ACADEMIC WRITING PROFICIENCY: THE ROLE OF ACADEMIC WRITING INSTRUCTION IN EFL PREPARATORY PROGRAMS

Mcdonald, Ryan and Murtagh, Hannah (2014) ACADEMIC WRITING PROFICIENCY: THE ROLE OF ACADEMIC WRITING INSTRUCTION IN EFL PREPARATORY PROGRAMS. In: Foreign Language Teaching and Applied Linguistics, May, Sarajevo.

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Official URL: http://fltal.ibu.edu.ba/

Abstract

In studies of writing, linguistic proficiency has been assumed to play an important factor contributing to writing proficiency (Raimes, 1987; Bereiter & Scardamalia, 1987; Hayes 1996). Additional factors such as “cognitive” processes (i.e. planning and reviewing) (Ellis, 2005), memory (McCutchen, 1996, Alamargot & Chanquoi, 2001), and the matter of the quality of writing and lexical fluency (Van Gelderen & Oostdam; 2002, 2004) and error correction (Ferris & Roberts, 2001; Ferris;1999, 2002, 2004) have been among the focus areas. This study examines whether instruction in a university preparatory EFL program increases the quality of writing. A typical criticism from university academic writing classes often argues that short preparatory programs do not produce able, coherent, and proficient writers as preparatory reading and writing programs face the dual challenge of integrated skills instruction as well as covering many of the conventions of academic writing. In an effort to evaluate the effects of teaching academic writing within an EFL preparatory program, this research aims to compare the quality of writing within two groups of students, low level EFL students (pre-intermediate and intermediate levels) after a two-three semester program against students whose initial fluency was significantly higher at the time of university entry (direct-entry students with an IELTS 6.5 equivalency or higher). To this aim, four factors which are readability, lexical density, coherence and grammar complexity in 50 essays have been examined quantitatively. In this presentation, we aim to highlight implications of the findings for academic writing instruction at EFL university settings and for the broader context academic programs in EFL context. Our findings indicate that EFL students graduating from the ELC score well below their direct-entry peers in a number of categories.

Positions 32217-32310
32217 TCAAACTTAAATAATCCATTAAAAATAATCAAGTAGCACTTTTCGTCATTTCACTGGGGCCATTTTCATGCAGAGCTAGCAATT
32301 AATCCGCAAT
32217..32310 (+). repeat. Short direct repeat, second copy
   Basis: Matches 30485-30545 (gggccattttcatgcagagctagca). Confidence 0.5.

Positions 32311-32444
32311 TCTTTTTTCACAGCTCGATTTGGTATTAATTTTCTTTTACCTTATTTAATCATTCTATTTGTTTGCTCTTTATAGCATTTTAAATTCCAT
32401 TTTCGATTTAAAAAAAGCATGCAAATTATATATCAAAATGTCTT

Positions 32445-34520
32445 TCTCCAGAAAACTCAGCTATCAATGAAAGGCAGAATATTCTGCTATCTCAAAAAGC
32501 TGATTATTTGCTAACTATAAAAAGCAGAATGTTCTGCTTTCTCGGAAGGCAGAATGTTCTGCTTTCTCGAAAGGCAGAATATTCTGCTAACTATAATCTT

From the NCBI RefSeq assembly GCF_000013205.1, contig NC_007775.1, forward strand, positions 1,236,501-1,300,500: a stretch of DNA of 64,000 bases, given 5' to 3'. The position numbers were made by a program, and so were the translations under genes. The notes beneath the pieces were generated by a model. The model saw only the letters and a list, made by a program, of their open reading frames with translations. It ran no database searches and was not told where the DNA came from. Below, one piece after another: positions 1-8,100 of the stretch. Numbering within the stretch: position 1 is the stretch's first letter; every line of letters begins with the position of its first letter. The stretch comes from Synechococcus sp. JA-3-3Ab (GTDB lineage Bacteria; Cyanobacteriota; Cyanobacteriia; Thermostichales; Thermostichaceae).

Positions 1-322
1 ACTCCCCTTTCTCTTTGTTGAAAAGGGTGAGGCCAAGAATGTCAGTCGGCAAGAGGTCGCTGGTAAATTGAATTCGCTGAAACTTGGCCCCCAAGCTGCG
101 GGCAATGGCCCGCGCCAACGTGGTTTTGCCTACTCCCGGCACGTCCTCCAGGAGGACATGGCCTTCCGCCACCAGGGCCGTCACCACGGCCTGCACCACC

Item Type: Conference or Workshop Item (Paper)
Subjects: P Language and Literature > PE English
Divisions: J-FLTAL
Depositing User: Mrs. Emina Mekic
Date Deposited: 23 Nov 2016 20:59
Last Modified: 23 Nov 2016 20:59
URI: http://eprints.ibu.edu.ba/id/eprint/3530

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